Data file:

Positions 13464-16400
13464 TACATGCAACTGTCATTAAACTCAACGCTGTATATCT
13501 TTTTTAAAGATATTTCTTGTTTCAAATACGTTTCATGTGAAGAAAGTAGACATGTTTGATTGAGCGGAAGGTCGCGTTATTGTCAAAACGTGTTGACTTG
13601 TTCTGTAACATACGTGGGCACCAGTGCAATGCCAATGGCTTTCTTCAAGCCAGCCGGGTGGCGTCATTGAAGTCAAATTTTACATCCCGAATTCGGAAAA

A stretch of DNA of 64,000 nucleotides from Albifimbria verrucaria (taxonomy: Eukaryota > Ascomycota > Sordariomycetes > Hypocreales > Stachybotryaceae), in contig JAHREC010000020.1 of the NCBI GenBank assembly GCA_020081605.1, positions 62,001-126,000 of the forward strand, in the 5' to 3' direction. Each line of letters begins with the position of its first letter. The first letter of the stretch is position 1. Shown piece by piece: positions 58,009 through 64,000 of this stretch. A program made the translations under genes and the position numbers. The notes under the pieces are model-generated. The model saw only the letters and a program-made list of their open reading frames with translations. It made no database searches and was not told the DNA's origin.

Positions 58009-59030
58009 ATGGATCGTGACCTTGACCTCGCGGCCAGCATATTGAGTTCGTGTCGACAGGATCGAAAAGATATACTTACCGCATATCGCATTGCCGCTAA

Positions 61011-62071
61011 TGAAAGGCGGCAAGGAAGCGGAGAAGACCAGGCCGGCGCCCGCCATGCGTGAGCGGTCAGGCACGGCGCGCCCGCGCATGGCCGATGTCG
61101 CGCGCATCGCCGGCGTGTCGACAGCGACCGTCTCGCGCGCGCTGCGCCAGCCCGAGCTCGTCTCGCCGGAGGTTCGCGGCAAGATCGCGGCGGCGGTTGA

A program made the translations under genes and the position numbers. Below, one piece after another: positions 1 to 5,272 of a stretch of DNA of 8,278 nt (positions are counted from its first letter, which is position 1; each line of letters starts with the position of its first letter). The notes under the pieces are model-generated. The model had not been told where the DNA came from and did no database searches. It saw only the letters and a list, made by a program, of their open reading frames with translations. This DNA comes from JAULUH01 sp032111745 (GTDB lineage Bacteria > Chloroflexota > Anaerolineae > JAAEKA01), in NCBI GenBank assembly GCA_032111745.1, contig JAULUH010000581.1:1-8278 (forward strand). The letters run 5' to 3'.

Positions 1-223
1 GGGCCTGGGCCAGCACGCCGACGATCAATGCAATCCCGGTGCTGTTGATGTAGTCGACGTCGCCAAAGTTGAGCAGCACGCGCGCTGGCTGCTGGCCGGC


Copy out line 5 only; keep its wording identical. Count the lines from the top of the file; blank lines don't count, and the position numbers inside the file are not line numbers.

A stretch of DNA of 64,000 nucleotides from Albifimbria verrucaria (taxonomy: Eukaryota > Ascomycota > Sordariomycetes > Hypocreales > Stachybotryaceae), in contig JAHREC010000020.1 of the NCBI GenBank assembly GCA_020081605.1, positions 62,001-126,000 of the forward strand, in the 5' to 3' direction. Each line of letters begins with the position of its first letter. The first letter of the stretch is position 1. Shown piece by piece: positions 58,009 through 64,000 of this stretch. A program made the translations under genes and the position numbers. The notes under the pieces are model-generated. The model saw only the letters and a program-made list of their open reading frames with translations. It made no database searches and was not told the DNA's origin.